12 ways to control the overhead monster

April 23, 2012
In tight times and with the increase in discounted fee insurance reimbursement, overhead control is critical to your dental practice’s long-term success. Linda Drevenstedt, RDH, MS, says to invest in people first, because they are your most valuable assets.

By Linda Drevenstedt, RDH, MS

Reprinted with permission from Linda Drevenstedt of Drevenstedt Consulting, LLC.

1. Control your overhead by taking action in two areas:

  • Increase production with your current resources of facility, people, and procedures ... OR …
  • Reduce expenses and control costs in all areas.

2. Crunch your numbers monthly, quarterly, and annually.

Numbers to crunch monthly ...
  • Production daily or hourly per provider; compare to set goals
  • Collection percentage over a three-month span: Benchmark = 97-98%.
  • Accounts receivable ratio: Benchmark = .7-1.0
  • Insurance outstanding over 90 days: No calculation, just look to see if is at "0," the benchmark
  • Recall percentages: 75-80% of active patients seen in last six months.
  • New patient numbers
  • Treatment acceptance percentages
  • Periodontal procedures percentage of hygiene revenues: Benchmark = 30-33%

Numbers to crunch quarterly ...

  • Overhead

3. Develop your clinical efficiency.
The 2010 ADA Survey of Dental Practice states you will increase your production by 26.1% with the use of two dental assistants, and by 70.1% with the use of three chairside assistants. From the consultant’s view here, that is only if you train and delegate to the letter of your current state law all expanded duties.

4. Fire or fire up your staff.
Staff is your largest expense. Poor performance drains overhead. Get them the training they need to improve performance, or let them work somewhere else.

P.S. To learn more about "crunching the numbers" and staff management, check out my associate, Jennifer's, seminar in June. Click here to download the flyer.

5. Review your overhead percentages:

  • Salary ratios: Overall 20-24%
  • Lab: 8-10%
  • Dental supplies: 5-6 %
  • Facility: 4-6% for renters; 5-8% for owners
  • General administrative: 6-10%
  • Marketing: 2-5%
  • Doctor salary: 20-25%
  • Retirement, reinvestment, and capital expenditures: 20-25%
Kudos to ALL business office team members, office mangers, insurance coordinators, financial coordinators and appointment coordinators on Wednesday, April 25, for Administrative Professionals Day. 75% of a dental practice's success comes from your efforts. Thank you for all you do for the patients, the dentist, and the team. 6. Get your hygiene department profitable.Hygiene salaries should be 30-33% of their production. Their periodontal therapy procedures should be 30% of their production. They need a radiology protocol to follow. (Our hygiene consultant, Julie, can help you achieve this. Call 800-242-7648.) 7. Base any raise for a staff member on these things:
  • Your local economy — growing? slowing?
  • Your practice annual revenue trend over the past five years — growing? flat? declining?
  • Local demand for staff — Are there jobs for them to go to if they don't get a raise?
  • Local wages — Check with local placement agencies, local accountants who work with other dentists, your colleagues, and surveys from dental industry sources; i.e., RDH eVillage for hygiene and DANB for assistants.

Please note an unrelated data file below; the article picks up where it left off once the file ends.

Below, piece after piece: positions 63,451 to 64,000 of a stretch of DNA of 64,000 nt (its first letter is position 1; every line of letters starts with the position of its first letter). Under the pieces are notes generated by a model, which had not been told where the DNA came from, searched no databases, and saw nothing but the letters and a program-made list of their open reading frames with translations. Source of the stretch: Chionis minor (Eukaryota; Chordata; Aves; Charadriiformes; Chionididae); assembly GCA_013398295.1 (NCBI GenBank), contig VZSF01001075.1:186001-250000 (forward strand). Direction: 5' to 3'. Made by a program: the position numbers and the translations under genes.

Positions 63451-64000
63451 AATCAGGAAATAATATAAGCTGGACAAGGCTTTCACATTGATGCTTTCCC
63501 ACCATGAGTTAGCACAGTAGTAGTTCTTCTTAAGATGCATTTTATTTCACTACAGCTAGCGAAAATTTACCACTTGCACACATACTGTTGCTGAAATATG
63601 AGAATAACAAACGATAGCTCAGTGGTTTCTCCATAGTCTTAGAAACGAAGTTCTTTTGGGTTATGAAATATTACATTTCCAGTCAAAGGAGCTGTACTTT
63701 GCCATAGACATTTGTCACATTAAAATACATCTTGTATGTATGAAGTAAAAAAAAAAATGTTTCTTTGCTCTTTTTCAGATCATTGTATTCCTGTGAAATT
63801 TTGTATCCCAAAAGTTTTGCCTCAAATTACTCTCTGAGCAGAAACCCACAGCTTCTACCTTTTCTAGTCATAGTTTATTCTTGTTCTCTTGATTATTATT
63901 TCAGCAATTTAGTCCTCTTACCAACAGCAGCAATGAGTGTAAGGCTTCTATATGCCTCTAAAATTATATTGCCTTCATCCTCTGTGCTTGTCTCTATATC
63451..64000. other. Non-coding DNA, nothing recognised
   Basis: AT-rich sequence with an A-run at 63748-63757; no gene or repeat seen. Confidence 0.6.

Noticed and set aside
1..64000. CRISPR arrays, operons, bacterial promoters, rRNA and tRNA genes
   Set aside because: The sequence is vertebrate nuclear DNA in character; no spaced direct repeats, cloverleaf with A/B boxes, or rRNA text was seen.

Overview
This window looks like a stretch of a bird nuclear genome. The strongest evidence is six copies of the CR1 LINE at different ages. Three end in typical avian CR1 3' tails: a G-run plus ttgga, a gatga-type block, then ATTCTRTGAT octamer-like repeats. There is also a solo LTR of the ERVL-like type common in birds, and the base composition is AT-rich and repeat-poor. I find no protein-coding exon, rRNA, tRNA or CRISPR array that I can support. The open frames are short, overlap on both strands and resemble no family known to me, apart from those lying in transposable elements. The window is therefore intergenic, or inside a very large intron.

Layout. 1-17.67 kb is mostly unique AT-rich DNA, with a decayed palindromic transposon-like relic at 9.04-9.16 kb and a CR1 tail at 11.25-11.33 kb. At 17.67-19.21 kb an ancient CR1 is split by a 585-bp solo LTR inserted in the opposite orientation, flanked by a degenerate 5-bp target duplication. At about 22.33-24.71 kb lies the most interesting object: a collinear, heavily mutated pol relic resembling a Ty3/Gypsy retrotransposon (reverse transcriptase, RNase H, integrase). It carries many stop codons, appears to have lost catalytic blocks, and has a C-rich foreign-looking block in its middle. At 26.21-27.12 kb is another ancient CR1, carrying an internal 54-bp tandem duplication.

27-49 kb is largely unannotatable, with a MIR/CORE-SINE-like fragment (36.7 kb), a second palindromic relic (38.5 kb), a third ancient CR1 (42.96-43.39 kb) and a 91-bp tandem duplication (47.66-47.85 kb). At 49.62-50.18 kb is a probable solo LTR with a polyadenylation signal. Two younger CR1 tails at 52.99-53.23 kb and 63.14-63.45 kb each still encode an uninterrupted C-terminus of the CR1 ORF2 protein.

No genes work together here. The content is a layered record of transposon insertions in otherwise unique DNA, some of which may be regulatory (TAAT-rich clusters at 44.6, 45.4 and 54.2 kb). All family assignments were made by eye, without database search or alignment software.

• Overall Consumer Price Index and the Dental CPI.
  • Staff performance — Grade them A, B, C, or below. A's get the highest percentage, B's the next, and C's get cost of living (CPI %). Anything lower than a C gets NO raise and a 90-day improvement action plan. This is ONLY if the practice has increased. If the practice has been flat or declined, DO NOT GIVE RAISES.
  • Do this every year.

8. Learn to control open time.
Reduce broken appointments in hygiene especially. Someone at your front office must "own" the hygiene schedule and keep it full. Double-book "iffy" appointments. Dismiss chronic appointment breakers.

9. Have your fees balanced and increased annually.

10. If you are on PPOs, you MUST be clinically efficient, have a quality but low-cost lab, and have high treatment acceptance.

11. Increase new patient flow.
Today spend no money on Yellow Pages and most money on a great website with search engine optimization. Use social media to enhance your website placement. Ask for referrals and have great internal marketing.

12. Use competitive bidding to negotiate the best price for all equipment, technology, products, and services, especially capital expenditures.
Once per year get a competitive bid for dental supplies, technology support, marketing, etc.

In tight times and with the increase in discounted fee insurance reimbursement, overhead control is critical to your long-term success. People are your most valuable assets. Invest in them first to see how they can help you ... control the overhead monster!

Author bio
Linda Drevenstedt, RDH, MS, is president of Drevenstedt Consulting, LLC. She uses her wit and wisdom to coach, consult, and create courses that assist practices in reaching their potential by developing leadership in each person. Her experience spans dental assisting, dental hygiene, practice administration, and consulting, and she is a member of numerous speaking, consulting, and management organizations. Reach her at (800) 242-7648, send her an email at [email protected], or visit www.drevenstedt.com.